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Lecture

Relg 203 - Week 7 Lecture Notes

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Department
Religious Studies
Course
RELG 203
Professor
Sean Ross
Semester
Winter

Description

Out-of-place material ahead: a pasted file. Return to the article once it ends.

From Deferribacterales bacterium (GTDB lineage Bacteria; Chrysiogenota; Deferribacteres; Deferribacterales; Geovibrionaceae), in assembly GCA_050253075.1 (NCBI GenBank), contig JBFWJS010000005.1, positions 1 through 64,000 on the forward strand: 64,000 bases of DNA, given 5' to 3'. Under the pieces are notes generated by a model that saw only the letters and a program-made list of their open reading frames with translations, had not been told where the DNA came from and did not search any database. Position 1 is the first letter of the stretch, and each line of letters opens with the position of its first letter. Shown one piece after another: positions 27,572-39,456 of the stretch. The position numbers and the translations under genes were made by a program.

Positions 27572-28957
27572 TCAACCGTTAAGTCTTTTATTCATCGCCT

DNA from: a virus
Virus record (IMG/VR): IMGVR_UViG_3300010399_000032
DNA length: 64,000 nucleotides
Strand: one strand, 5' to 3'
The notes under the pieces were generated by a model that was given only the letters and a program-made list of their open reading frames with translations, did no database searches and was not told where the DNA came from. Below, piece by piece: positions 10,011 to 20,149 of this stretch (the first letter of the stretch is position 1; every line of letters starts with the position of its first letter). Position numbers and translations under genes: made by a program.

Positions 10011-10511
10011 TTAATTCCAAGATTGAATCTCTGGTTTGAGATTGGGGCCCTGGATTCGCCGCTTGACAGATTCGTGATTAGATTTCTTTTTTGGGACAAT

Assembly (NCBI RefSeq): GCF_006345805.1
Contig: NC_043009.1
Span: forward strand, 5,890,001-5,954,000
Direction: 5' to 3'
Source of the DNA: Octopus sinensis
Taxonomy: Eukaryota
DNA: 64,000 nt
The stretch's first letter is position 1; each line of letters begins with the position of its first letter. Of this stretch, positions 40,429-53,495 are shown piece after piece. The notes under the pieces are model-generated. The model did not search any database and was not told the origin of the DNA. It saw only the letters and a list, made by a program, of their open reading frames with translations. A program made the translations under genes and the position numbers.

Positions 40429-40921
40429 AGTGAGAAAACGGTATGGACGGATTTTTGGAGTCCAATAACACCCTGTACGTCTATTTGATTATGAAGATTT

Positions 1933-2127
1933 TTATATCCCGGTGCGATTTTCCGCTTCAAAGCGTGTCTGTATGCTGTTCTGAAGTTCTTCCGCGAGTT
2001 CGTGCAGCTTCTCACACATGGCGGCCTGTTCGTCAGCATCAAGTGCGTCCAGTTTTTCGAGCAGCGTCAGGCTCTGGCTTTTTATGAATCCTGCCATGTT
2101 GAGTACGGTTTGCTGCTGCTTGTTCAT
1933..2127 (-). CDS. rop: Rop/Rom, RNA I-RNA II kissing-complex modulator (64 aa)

RELG 203 Bible and Western Culture Mr. Sean Ross Week 7, Class 1: Solomon Solomon is the last king of Israel • Story is about diplomacy, building projects. • For once, fighting is not at the focus of the text. • Solomon has a relatively peaceful reign. • Concentrates on building up Jerusalem • Diplomatic relations with other countries • Substantial expansion of the borders of Israel towards the North The period of Solomon’s reign covers 4 major themes: • Wisdom • Wealth • Temple • Apostasy Solomon is best known for his legendary wisdom • In spite of his later failings, he's a symbol of the wise and just ruler o A potent symbol in renaissance/early modern Europe • In a dream, Solomon wishes for wisdom o God is so impressed that he grants Solomon wisdom AND wealth! • Has an almost inborn knowledge of the natural world. • Considered to be the author of the several texts: o Proverbs o Ecclesiastes o Song of Songs o Wisdom of Solomon Israel's repository of learning, philosophy is attributed to Solomon. Story of Solomon's interaction with the queen of Sheba: • Queen of a great African Nation o She is however portrayed as white in European art. • The royal dynasty of Ethiopia traced its origin to a union between Solomon and The Queen of Sheba (aka the Empress of Aksum) o The dynasty was called the House of Solomon. o Haile Selassie claimed direct descent from Solomon ▪ Contributed to Selassie's treatment as a messianic figure by certain religious movements such as Rastafarianism. The true cross cycle illustrates "The Golden Legends" • True cross legend illustrates how Hebrew stories are linked to the New Testament / Gospel of Christ. • Gives a history of saints and of the “True Cross” (Jesus' cross) • Popular stories, accepted as truth. ▪ However, they but non-canonical • Adam is seen as bad, Christ is good. • Panels Show: ▪ Adam’s Death. ▪ An angel tells Seth (Adam’s last son) to go to the Garden of Eden, get several seeds, and put in them in Adams mouth before he is buried. ▪ The seeds grow into a tree whose wood used to make Christ’s cross. ▪ Cross is a revisiting of the tree from which Adam ate the Fruit. • Solomon uses wood from this the tree to make bridge to his palace • Sheba reveres the wood and tells Solomon that one day a savior will hang from a cross made from wood from the bridge. • On that day, the covenant will end ▪ Solomon is scared, throws wood from the bridge down a well ▪ The wood is latter found. The prophesy comes true. • A role reversal: ▪ Solomon lacks knowledge & the Queen has wisdom • The Queen of Sheba has a mystical knowledge, she teaches Solomon. • Solomon is a symbol of the irrelevant, of what will soon be replaced. Solomon on the throne of Judgement • A common representation • Solomon is shown on a throne, two lions cover the armrests ▪ This throne becomes symbol of judgement ▪ Solomon is a symbol of justice • A throne with lion armrests is also a common way of representing Christ on judgement day Venice: • Solomon is used as a symbol for justice. • They are stating that their political system is the ideal one. • In one statue, Justice is shown sitting on Solomon's Throne. • A Statue of Venice herself also sits on Solomon's throne Union of Scotland & England: • King James is Compared to Solomon • However, instead of dividing, King James joins two nations together ▪ (Solomon rules to divide a child in half to see who his real mother is) Solomon and mystic knowledge • Solomon’s knowledge was passed down from master to student through magic & occult learning • The Lesser Key of Solomon is a Spell Grimoire Monarchy: • Recall ambivalence about whether or not Israel should have a king • Solomon takes advantage of Israel & her resources • Provides a basis for the split between the kingdoms ▪ The people are worn out from the king exploiting resources • The Sultan of Turkey was compared to Solomon as he was spending money whil e his people were starving and rebelling. Solomon builds a temple • King David wanted to build a temple for God, but God sent Nathan and forbade the building of the temple: ▪ David's hands are too bloody to build a holy temple ▪ God had a tent for all these years, why would he need a temple? • Tabernacle: A tent-like temple, god's home. • Ambivalence concerning kinship: • “I'm not like other gods, I don't need a temple” ▪ However, the temple becomes one of primary symbols of the Hebrew Bible • All temples have similar layouts • A valuable political tool After building a house for God, Solomon builds a house for himself • The city was built on a hill: ▪ Temple: God’s House ▪ Palace: Solomon’s House ▪ Homes of the people. • Palace of the king reflect god's palace. ▪ King was a middleman between God and the people. • The one temple allowed for centralization of religious authority. ▪ All other temples are seen as bad. • When the kingdom splits, other temples are built. • This is wrong from the perspective of the Hebrew bible. • Take Away: The temple remains a potent symbol. Solomon had many wives • Allowed for many political unions. • But what about God’s xenophobic message? ▪ Solomon’s wives cause him to lose God’s favor. ▪ He will remain king out of God’s love for David ▪ However, his descendants will lose his power: • Refers to splitting of kingdom into two parts. Week 7, Class 2: Bad Kings The Split between Israel and Judah: • Northern Kingdom – Israel ▪ Capitol – Samaria ▪ Sometimes called Ephraim • Southern Kingdom – Judah ▪ Capitol – Jerusalem After Solomon dies, he is replaced by his son. • Jeroboam leads the 10 Northern tribes into rebellion • There's a SPLIT between the tribes:
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